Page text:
• Encounter hazardous drilling sites. For example, they find steep land slopes make stabilizing equipment difficult. They may speak with supervisors and other water well drillers for advice and suggestions on stabilizing the slope and the rig to ensure safe drilling. They may seek supervisors' approvals before they start drilling. (2)
  • Encounter dry holes when drilling. For example, they do not find water after drilling to depths where water would normally be found. They may discuss alternate well locations with supervisors and customers, review hydrogeological reports and ask for advice from hydrogeological engineers before continuing. They may employ the services of dowsers. (2)
  • Experience workplace accidents which result in injuries and fatalities. They inform supervisors, shut down equipment, assess injuries and administer first aid. If necessary, they may call emergency services to request medical advice and aid. (3)
Decision Making
  • Choose locations for wells. They consider how easy sites are to access, how far they are from septic drainage fields, buildings and roadways and how their elevations differ from points where the water is needed. They may ask customers and supervisors for approvals to drill in new locations. (2)
  • May select types of equipment to complete drilling and water well installations. They may be guided by specifications in hydrogeological reports but other factors such as mud losses, types of bedrock, customers' water requirements, cost and past experience are critical factors in equipment choices. They may seek customers' approvals before purchasing equipment such as pumps for water well. (2)
  • Select drilling methods and techniques. For example, they choose drilling muds and sands. They choose drill sizes and speeds, and choose to reduce drilling speeds and hole diameters when they think they are close to aquifers to avoid drilling past them. (3)
Critical Thinking
  • May judge the suitability of labourers and apprentices when hiring drilling crew and assigning tasks. They review the resumes and apprentice training plans when hiring. . They consider their personal observations of the performances of the workers they employ when assigning tasks. (2)
  • Evaluate the quality of aquifers. They use criteria such as water clarity, yields per minute, static water levels and water recovery rates during and after pumping. In addition they consider the depths at which wells are drilled into rock beds and quality of the rock chips produced during drilling. (2)
  • Judge the safety of job sites. They inspect work sites using safety criteria such as proper clearances from hydro wires, adequate identification and containment of mechanical and chemical hazards, and proper placement and set-up of equipment. (2)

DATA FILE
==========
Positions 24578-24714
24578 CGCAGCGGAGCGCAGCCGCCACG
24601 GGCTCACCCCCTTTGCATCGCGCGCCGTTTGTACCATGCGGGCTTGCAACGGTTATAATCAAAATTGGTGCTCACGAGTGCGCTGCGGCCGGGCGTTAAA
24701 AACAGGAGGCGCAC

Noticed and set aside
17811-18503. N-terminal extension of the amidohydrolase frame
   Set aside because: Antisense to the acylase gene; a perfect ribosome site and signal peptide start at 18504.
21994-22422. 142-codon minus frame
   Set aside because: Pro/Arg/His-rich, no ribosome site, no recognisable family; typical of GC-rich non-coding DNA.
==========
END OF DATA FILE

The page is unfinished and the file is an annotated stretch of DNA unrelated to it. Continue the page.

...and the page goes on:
• Judge the condition of drilling and water well equipment when completing daily vehicle inspections and performing general maintenance tasks. They inspect equipment visually and take measurements, which they compare to specifications to determine repair and maintenance requirements. (3)
Job Task Planning and Organizing

Own Job Planning and Organizing

Water well drillers follow established drilling and well development procedures, with variations only in drilling sizes and time required to drill and develop water wells. They are assigned drilling jobs daily by supervisors and continue until they are completed. Self-employed water well drillers select and organize their own jobs but they have similar job task planning and organizing requirements. They are responsible for organizing their daily tasks. (2)

Planning and Organizing for Others

Water well drillers organize job tasks for labourers and apprentices. They may rotate job task assignments to maintain workers' skills. In addition, they may monitor apprentices' activities and assign tasks to meet their training and development requirements. (2)

Significant Use of Memory

Significant Use of Memory information was not collected for this profile.

Finding Information
  • Locate information about drilling and well construction jobs. They find information about initial drilling methods, mud mixtures, hole diameters and geological formations by reading well records, hydrogeological reports and by consulting supervisors and more experienced drillers. (2)
  • Find information about drilling and water well equipment by studying flowcharts, assembly drawings and operating manuals and speaking to other drillers. (2)
Digital technology Help - Digital technology
  • May use communication software. For example, they may send and receive e-mail and attachments. (2)
  • May use Internet. For example, they may search for operating manuals, well records and troubleshooting procedures. They access articles from the Canadian Ground Water Association's web site. (2)
Additional information Help - Additional information Other Essential Skills:

Working with Others

Water well drillers are responsible for coordinating and integrating their job tasks with those carried out by other drillers, drilling labourers and apprentices. Some water well drillers work alone when operating cable drills. Self-employed water well drillers demonstrate procedures and assign tasks to other drillers, drilling labourers and apprentices. (2)

Continuous Learning

Water well drillers learn through their daily work experiences, by observing other drillers, speaking to hydrogeological engineers and reading industry publications such as American Driller and various newsletters from ground water associations. Certification and licensing requirements for water well drillers vary between provinces as do continuous learning activities. Most provincial ground water associations and some colleges offer certification programs and continuous learning opportunities. For example, they may participate in training for global positioning systems, well sanitation, pump testing and health and safety. (2)